In all of these technologies, mass production is possible, and there are well-understood ways to secure patent protection for compounds and biologics, their methods of production and dosage regimens. The key difference between conventional drugs and ATC therapies is that in the latter, each patient receives a treatment engineered specifically for them using their own immune cells, generating ambiguity around what the “drug” really is.

Protecting IP in Individual Medicine

It is usual for the inventor of a pharmaceutical to seek to protect their invention with patents covering products, methods and processes. These might include claims covering the structural formula of the chemical compound or a series of DNA or amino acid sequences representing a biologic drug. Medical use patents may claim the use of the compound for treatment of a specific disease or a dosage regimen. Patents are also available covering manufacturing techniques used in the production of the drug. Most pharmaceutical products will be protected by a number of patents combining some or all of these claim types.

Defining the “product”

Some academic and industry commentators have suggested that the current IP system is ill-equipped to provide predictable protection for ATCs [2]. The fact­­ that the treatment administered to the patient is unique in each instance makes the “product” hard to define using structural formulae or DNA sequences. If the engineered cell itself is considered to be the medicinal product then the active substance will be different every time and will be derived directly from the patient. However, this has not prevented a number of applicants from seeking to claim the modified cell, engineered to express the receptor, via product claims. Other applications have avoided claiming the manipulated cell and have focused their attention on the receptor itself, or to its component parts, by setting out the DNA and amino acid sequences encoding these. Other product claims relate to the viral vectors used to insert the DNA encoding the receptor into the modified T cell, or special equipment used in the process.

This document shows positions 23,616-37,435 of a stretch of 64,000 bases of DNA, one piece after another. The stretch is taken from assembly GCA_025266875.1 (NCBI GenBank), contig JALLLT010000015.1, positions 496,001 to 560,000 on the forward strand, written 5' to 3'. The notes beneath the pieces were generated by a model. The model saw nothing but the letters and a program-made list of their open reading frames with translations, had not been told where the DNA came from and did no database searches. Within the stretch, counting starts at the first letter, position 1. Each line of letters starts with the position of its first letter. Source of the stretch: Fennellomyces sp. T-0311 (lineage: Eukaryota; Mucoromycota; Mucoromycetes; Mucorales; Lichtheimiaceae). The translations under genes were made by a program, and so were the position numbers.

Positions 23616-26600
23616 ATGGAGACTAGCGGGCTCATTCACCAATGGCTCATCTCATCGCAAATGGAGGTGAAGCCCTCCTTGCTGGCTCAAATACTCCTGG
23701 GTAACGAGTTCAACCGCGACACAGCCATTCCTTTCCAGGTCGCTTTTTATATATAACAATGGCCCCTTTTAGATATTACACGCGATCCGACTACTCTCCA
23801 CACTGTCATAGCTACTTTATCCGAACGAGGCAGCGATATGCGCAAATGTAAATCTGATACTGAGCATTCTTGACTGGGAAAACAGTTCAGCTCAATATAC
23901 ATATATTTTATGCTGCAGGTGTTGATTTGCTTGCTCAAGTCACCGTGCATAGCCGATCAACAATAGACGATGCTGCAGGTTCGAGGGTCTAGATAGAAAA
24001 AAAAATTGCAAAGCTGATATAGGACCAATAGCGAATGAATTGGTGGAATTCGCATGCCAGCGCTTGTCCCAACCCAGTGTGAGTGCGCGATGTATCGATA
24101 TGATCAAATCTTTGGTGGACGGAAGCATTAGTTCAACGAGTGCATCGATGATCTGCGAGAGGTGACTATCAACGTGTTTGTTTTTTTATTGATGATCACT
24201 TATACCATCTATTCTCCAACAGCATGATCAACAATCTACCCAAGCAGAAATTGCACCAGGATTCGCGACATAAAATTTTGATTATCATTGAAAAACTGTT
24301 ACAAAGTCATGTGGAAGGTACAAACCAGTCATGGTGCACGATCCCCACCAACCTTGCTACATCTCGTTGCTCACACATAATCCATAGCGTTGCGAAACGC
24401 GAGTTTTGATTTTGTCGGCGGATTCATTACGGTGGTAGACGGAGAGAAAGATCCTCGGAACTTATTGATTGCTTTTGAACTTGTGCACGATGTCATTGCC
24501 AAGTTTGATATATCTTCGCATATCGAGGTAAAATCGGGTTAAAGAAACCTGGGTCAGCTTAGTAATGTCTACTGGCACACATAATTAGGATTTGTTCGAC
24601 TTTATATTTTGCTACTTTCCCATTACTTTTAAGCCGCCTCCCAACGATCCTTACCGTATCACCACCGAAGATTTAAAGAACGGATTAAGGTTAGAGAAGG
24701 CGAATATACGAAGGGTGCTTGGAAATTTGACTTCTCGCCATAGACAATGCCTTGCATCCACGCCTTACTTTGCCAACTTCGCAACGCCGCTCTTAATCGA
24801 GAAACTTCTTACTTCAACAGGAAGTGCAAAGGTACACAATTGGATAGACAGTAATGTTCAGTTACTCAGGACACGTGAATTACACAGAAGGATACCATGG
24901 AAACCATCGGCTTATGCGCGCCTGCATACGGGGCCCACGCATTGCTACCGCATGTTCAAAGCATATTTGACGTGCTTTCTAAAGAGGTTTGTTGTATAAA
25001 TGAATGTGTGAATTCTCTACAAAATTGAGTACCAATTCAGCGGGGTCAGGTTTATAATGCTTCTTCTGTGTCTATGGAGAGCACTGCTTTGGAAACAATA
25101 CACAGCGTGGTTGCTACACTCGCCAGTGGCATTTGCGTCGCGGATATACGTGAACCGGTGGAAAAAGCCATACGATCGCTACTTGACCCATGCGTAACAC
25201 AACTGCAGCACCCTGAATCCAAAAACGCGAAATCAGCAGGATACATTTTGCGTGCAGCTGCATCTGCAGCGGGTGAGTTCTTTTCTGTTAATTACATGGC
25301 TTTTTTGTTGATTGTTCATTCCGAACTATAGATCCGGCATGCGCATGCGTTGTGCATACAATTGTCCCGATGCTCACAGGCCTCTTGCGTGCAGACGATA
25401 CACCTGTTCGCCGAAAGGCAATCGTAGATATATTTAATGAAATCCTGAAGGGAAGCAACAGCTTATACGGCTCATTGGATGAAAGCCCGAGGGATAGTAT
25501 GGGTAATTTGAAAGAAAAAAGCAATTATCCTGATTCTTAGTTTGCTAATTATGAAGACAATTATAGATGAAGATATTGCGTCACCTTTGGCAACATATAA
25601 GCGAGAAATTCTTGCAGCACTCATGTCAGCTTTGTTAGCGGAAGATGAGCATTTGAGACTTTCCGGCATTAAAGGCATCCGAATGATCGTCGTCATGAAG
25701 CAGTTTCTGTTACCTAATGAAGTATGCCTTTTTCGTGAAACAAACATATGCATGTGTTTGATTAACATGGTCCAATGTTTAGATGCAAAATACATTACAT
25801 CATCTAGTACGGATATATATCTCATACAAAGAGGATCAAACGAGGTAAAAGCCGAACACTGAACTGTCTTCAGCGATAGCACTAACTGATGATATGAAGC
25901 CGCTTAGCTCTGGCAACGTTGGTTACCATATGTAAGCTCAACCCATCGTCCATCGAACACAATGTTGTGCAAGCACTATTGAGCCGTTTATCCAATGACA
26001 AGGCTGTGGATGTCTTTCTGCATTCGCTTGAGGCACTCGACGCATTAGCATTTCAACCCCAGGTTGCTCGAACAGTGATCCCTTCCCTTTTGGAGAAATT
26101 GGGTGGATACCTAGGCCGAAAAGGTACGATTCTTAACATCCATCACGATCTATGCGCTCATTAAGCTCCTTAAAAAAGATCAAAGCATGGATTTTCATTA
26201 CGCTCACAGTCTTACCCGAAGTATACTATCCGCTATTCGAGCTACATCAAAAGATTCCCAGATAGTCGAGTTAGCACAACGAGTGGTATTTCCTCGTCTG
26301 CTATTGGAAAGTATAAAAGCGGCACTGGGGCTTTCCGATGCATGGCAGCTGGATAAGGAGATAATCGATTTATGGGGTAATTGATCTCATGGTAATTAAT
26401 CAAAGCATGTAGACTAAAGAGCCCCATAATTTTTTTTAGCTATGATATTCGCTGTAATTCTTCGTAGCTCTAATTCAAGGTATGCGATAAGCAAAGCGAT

It may be that obtaining a patent claiming the manipulated cell as the medicinal product is possible but that the real test will arise at the point of enforcement. Proving infringement is likely to provide some new challenges, not least because any potentially infringing “product” will be made up of the patient’s cells. If testing is needed to check whether they fall under the claims in the patent, that will cause difficulties not encountered with mass-produced medicines.

The fact that the clinical application of these immunotherapies is still in its nascent stages means that, at least in the short term, competition for patent-holders is likely to come not from generic companies but from other innovator companies and academic institutions. Unlike with a small molecule or biologic drug, we are unlikely to see “generics” or “biosimilars” in the same way. In light of this, in possible future litigation we may see fewer injunctions and more frequently the negotiation of licences and royalty payments.

Process claims

Process claims are likely to be more important in protecting these personalised medicines. Any process by which the manufacturing process can be made more efficient, make a better product or do it more cheaply is likely to provide competitive advantages. However, companies should still consider potential challenges around enforcement. Steps relating to manipulation and processing of the cells are likely to take place in a number of different countries, particularly as manufacturing processes are scaled up. In principle, under UK law, the use in the UK of a product obtained directly by a patented process could result in a finding of direct infringement, even if the process is carried out in a different jurisdiction. However, it is not clear what the position would be where a number of distinct steps are involved, potentially covered by claims in multiple patents, or where the definition of the final “product” is unclear or disputed. Demonstrating that infringing processes are being carried out in other jurisdictions is a potentially difficult and costly exercise and patent applicants will need to construct their process claims carefully.